Standing By Tunnerminnerwait & MaulboyheennerPrint Page Print this page


Photographs supplied by Graeme Saunders

The public artwork commemorates Tunnerminnerwait and Maulboyheenner, two Tasmanian Aboriginal men who were publicly hanged in Melbourne in 1842. It marks a period in Victoria’s history when Koorie peoples were forcefully expelled from their lands. 

Standing by Tunnerminnerwait and Maulboyheenner is a permanent marker that is experimental and empowering. It begs contemporary viewers to embrace innovative processes of how to remember their tragic story through historical artistic representations of the ready-made object.

The permanent marker comprises six brightly coloured newspaper stands, a static solid bluestone swing, indigenous food and medicine plantings and a reproduction suburban Victorian style fence.

The brightly coloured newspaper stands represent colours of both the Aboriginal and Australian flags: red, white, blue yellow and black. Australian and Aboriginal law have often clashed and this story is one that represents this clash, hence the colours of the flags coming together. Newspapers in each stand acknowledge diverse early colonial and Aboriginal histories of Melbourne and Tasmania, heritage stories and the specific story of Tunnerminnerwait and Maulboyheener.

The static solid bluestone swing and tomb-like structure with the names Tunnerminnerwait and Maulboyheenner engraved on the side invites visitors to the site to sit, contemplate and reflect. The children’s swing seat becomes the tomb, laden with memory and history.

The pavement in bluestone and a woven wire gate reflect the nostalgic history of Melbourne. The bluestone path, a continuation from the Old Melbourne Gaol connects the two sites, signifying connection to a complex history involving crime and punishment in early Melbourne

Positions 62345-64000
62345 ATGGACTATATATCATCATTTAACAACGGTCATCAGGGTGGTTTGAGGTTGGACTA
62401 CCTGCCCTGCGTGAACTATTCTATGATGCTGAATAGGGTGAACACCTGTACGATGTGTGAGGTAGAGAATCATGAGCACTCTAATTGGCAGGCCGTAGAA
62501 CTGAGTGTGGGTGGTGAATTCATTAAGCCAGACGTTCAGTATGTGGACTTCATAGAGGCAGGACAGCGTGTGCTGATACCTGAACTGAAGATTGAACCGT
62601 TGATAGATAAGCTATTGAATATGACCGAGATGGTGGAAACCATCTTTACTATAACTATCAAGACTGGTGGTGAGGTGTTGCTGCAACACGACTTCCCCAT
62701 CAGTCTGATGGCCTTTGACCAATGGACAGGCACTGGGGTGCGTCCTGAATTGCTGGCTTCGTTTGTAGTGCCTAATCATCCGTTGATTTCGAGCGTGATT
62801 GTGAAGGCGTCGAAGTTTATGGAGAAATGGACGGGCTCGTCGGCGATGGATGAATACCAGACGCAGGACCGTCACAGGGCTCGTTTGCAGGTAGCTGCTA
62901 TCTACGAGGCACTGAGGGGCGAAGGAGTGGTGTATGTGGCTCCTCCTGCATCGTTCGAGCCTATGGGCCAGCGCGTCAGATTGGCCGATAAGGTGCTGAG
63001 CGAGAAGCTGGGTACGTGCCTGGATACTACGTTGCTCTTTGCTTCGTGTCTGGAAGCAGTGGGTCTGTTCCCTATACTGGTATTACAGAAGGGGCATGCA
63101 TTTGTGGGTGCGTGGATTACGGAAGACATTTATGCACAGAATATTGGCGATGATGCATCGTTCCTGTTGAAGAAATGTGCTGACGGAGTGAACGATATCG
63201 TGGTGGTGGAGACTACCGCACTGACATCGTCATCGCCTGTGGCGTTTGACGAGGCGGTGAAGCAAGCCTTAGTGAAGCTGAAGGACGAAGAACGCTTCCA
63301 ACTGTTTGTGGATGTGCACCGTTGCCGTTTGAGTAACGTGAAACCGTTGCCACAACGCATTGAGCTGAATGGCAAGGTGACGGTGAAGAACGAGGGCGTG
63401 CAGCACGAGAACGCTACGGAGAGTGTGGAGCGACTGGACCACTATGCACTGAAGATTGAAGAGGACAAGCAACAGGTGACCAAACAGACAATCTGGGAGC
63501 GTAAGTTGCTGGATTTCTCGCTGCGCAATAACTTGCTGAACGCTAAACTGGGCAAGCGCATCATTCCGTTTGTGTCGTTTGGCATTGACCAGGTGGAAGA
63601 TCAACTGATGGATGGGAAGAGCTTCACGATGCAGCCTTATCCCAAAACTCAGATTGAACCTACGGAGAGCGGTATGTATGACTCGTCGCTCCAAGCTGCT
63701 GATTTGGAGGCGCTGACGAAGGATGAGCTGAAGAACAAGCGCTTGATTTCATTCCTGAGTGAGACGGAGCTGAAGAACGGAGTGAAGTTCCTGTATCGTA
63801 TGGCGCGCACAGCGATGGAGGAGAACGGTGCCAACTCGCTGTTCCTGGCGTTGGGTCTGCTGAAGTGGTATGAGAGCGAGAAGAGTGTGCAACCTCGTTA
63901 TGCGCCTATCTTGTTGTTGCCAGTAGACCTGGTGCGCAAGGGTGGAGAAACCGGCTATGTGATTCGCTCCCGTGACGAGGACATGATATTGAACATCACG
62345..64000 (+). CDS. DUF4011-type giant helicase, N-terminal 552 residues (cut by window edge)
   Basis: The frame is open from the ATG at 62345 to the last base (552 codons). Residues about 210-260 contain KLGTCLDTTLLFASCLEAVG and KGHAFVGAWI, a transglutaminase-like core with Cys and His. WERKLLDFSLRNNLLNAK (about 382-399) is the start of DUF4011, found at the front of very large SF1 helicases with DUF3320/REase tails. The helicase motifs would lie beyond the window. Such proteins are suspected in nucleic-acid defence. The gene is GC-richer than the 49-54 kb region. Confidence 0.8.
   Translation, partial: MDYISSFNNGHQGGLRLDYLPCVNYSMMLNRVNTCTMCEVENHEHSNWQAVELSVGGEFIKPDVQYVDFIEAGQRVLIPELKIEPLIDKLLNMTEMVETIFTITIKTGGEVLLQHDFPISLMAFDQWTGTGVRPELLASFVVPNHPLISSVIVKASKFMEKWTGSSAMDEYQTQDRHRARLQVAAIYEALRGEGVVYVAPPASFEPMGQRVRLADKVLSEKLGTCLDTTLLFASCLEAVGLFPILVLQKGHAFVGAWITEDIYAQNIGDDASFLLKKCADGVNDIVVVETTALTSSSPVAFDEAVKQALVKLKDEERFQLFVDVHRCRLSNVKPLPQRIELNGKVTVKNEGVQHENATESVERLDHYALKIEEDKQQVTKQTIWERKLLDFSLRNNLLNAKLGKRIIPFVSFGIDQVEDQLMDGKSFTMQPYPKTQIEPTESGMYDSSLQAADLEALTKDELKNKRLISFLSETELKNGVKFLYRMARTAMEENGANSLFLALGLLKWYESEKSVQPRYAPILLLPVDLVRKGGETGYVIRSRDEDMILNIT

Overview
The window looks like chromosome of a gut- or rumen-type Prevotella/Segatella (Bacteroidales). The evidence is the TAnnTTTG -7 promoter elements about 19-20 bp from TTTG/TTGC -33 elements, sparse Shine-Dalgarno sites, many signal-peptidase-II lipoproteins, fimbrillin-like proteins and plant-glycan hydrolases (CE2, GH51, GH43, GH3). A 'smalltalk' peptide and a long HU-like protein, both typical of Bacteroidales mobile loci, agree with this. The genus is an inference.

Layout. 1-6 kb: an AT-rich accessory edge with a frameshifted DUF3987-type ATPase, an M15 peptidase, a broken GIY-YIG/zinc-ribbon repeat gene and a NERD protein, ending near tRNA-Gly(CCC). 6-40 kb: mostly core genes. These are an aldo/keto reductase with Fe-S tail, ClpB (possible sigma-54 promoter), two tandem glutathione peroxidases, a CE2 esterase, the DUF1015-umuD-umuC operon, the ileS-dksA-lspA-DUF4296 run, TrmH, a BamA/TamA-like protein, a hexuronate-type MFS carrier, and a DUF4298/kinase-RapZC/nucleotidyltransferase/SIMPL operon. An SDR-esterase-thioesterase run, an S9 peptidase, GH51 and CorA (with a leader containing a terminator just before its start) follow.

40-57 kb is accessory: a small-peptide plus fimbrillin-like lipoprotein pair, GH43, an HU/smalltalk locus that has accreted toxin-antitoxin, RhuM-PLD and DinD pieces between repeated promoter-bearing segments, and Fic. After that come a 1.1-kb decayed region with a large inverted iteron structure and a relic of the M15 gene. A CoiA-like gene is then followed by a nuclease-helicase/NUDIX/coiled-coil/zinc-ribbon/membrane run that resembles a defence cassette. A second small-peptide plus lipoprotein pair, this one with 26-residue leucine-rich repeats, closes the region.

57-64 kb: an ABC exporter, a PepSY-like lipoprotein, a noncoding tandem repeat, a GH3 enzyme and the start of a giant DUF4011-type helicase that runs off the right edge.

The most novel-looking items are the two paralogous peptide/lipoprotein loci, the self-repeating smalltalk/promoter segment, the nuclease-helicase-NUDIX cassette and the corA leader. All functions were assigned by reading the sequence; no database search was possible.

The structure sits amongst indigenous medicine plants that are useful for regeneration and native to the landscape of Parperloihener clan (Cape Grim), Iarapuna (Bay of Fires), Woiworung and Boonwurrung of the Kulin Nation (Melbourne).

Tunnerminnerwait and Maulboyheenner were two Palawa men who were executed for the killing of two whalers. They were executed at a time when frontier wars between Koorie and colonist populations were raging across the mainland and systematic genocide had been undertaken across Tasmania.​ They were born in Tasmania and brought to Melbourne in 1839 by George Augustus Robinson, the 'Protector of Aborigines'.  In 1842, they became the first people to be hanged in Melbourne after they were convicted for the murder of two whale-hunters in the Western Port area. Their execution was the biggest story of the day in the newspapers.

Their execution took place before the existence of Old Melbourne Gaol on Russell Street, which was being constructed at the time. Instead, they were publicly hanged on Franklin Street behind the City Baths. They are now understood to be buried on the site of the Queen Victoria Market.



Address:Franklin & Victoria Streets, Melbourne, 3000
GPS Coordinates:Lat: -37.807006
Long: 144.964598
Note: GPS Coordinates are approximate.
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Monument Type:Art
Monument Theme:Conflict
Actual Event Start Date:20-January-1842
Actual Event End Date:20-January-1842
Artist:Brook Andrew & Trent Walter


Actual Monument Dedication Date:Sunday 11th September, 2016
Front Inscription

Tunnerminnerwait   Maulboyheenner

Left Side Inscription

Standing By Tunnerminnerwait and Maulboyheenner.


Brook Andrew and Trent Walker

Right Side Inscription

This artwork was inititiated by the Tunnerminnerwait and Maulboyheenner Commemoration Committee, which holds a gathering here annually to honour the two men who were executed by public hanging on this location at midday, 20 January 1842.

Commissioned by the City of Melbourne

Source: MA
Monument details supplied by Monument Australia - www.monumentaustralia.org.au
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